I know, I apply, I share – but sharing is most important for the responsible investor

 

Jenny Conrad

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Jenny Conrad

‘Nobody does philanthropy to feel worse’ was one of the comments made at the 43rd Social Investor Breakfast Club. Tuesday’s meeting in London featured discussion around two groups interested in social impact: individual investors and donors.  With increasing numbers of ways to have a positive social impact on the world, individuals with similar motivations can choose to donate or invest. However, as those sharing their experiences demonstrated, how their funds are used is often best tailored to the individual. 

Etienne Eichenberger of WISE Philanthropy Advisors got things started by introducing the mission of Sustainable Finance Geneva (SFG), which aims to promote common interest among individuals involved with sustainable investment. As social responsibilities are assigned to institutions but carried out by individuals, SFG has created Individual Principles for the Responsible Investor (IPRI) as a tool to help develop a ‘responsible financial sector that benefits the economy’. These three simple principles can be summarized as: expanding personal awareness; developing and implementing solutions; and sharing experiences.  Eichenberger also shared some thoughts on creating responsible donors, touching on the notion that philanthropy can help bring people together and give them a sense of purpose.

Wolfgang Hafenmayer also stressed the importance of individuals taking responsibility as he outlined the history and activities of LGT Venture Philanthropy, which developed as a result of one individual’s view that it is the responsibility of the wealthy to close the gap between the richest and the poorest around the globe. As well as introducing the Impact Ventures Global Fund and the current work to launch a similar fund in the UK, Hafenmayer spoke of LGT Venture Philanthropy’s ‘impact capitalists’ who use their skills to provide structured mentoring to global projects.

A clear focus on individual engagement emerged from the presentations, as SFG engage on a personal basis rather than simply with an employer, while LGT Venture Philanthropy aims to create a customized approach for each of their clients, as all of these have distinctly individual interests and aims.

During the discussion, it was questioned whether people tend to move from philanthropic donations towards impact investment and whether this indicates an evolution towards risk. It emerged that many believe that those who have accrued their wealth through social enterprise – and therefore understand this area and are more inclined to take risks generally – are more likely to consider making investments in this field. Again, this illustrates a potential difference between investors and donors: investors are more likely to look to data for impact measurement, whereas in a video from WISE Philanthropy Advisors, a member of a family foundation said the impact of a field visit on him is something that can’t be written in a report.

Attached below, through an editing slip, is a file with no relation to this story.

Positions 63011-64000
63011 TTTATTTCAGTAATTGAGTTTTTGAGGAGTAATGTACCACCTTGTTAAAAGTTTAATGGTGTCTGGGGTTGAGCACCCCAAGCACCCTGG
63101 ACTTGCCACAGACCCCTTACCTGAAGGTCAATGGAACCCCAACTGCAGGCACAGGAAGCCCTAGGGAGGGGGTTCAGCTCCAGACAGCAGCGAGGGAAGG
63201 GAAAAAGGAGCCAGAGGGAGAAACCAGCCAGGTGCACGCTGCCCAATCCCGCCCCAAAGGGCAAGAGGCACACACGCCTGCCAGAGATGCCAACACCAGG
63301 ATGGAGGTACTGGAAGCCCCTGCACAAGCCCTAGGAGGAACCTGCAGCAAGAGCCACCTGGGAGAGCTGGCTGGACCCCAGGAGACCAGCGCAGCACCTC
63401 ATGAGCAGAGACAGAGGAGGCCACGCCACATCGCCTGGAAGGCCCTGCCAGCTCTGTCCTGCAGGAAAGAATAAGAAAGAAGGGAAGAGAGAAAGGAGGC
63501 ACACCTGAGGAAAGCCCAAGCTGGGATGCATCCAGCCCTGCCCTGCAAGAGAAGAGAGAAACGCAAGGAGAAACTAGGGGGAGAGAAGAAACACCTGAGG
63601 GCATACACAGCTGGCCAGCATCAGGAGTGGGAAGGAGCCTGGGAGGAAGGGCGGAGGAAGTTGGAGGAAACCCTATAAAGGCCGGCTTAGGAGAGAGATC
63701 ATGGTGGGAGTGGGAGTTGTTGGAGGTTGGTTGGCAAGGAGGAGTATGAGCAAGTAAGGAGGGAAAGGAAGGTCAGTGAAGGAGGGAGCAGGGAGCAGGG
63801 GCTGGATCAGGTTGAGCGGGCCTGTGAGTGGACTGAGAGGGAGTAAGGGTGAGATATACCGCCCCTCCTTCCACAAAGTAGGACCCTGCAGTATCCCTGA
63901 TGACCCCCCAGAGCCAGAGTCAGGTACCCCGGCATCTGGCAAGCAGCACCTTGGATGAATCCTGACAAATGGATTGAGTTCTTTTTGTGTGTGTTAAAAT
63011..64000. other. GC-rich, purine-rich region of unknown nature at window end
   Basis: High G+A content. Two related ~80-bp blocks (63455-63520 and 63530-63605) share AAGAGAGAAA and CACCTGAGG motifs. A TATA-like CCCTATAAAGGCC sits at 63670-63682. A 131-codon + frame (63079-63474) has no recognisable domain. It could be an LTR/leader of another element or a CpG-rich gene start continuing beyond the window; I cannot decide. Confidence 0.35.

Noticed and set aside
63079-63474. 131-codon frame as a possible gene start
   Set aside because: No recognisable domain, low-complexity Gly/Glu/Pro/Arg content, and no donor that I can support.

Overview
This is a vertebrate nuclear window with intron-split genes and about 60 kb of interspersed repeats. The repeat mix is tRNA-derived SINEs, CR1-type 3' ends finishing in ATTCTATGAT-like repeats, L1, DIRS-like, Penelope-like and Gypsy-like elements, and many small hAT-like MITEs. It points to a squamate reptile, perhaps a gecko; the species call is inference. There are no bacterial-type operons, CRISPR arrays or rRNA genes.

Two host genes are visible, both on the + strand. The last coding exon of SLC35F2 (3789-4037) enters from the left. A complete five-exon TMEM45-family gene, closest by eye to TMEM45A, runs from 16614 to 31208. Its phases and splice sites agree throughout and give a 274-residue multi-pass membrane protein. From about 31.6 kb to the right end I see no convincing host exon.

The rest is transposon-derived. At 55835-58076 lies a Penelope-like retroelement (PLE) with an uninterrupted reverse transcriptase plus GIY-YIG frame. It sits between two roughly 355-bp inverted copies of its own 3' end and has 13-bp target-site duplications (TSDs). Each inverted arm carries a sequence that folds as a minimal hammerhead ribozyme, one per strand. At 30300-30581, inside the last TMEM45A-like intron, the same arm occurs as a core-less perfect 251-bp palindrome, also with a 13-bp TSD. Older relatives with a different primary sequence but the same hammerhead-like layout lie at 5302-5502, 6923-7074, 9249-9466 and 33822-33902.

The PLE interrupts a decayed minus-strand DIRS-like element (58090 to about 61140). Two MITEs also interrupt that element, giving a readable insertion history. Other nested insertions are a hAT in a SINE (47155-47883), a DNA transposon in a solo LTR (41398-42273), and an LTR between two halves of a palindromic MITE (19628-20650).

The role of donors vs investors was also a feature of the subsequent discussion. A question was raised about whether ‘responsible’ investors should be funding start-ups, or simply focus on organizations with a proven business model. Response to this included acknowledgement that many of those who start social enterprises may not possess all the requisite management skills to carry this forward and satisfy the demands of investors; therefore perhaps more investment in staff is needed to support organizations at this early stage. Conversely, while donors may fund charitable projects, they may be wary of funding start-up enterprises which aim to develop into businesses, as traditional grant-making organizations may not focus on the possibility of investing.

Whether looking at investment attitudes or suitability to be a mentor, the common theme in discussion was that each individual or organization has different needs and will approach things in a different way. The unifying factor is that clients, whether individual investor or institutional donor, wish to have a positive social impact in some way.

Relating back to SFG’s IPRI – which boil down to ‘I know, I apply, I share’ – it is the final part of this that seems most important: sharing. At a gathering of knowledgeable people who have all chosen to apply this wish to do good in one way or another, it was great to see so many people sharing their thoughts and experiences – thus demonstrating the worth of forums such as the Social Investor Breakfast Club.

Jenny Conrad is Communicaion & Circulation Officer at Alliance magazine.

Tagged in: Impact Impact investing Impact measurement social enterprise Social entrepreneurship Social investment Social Investor Breakfast Club Venture philanthropy


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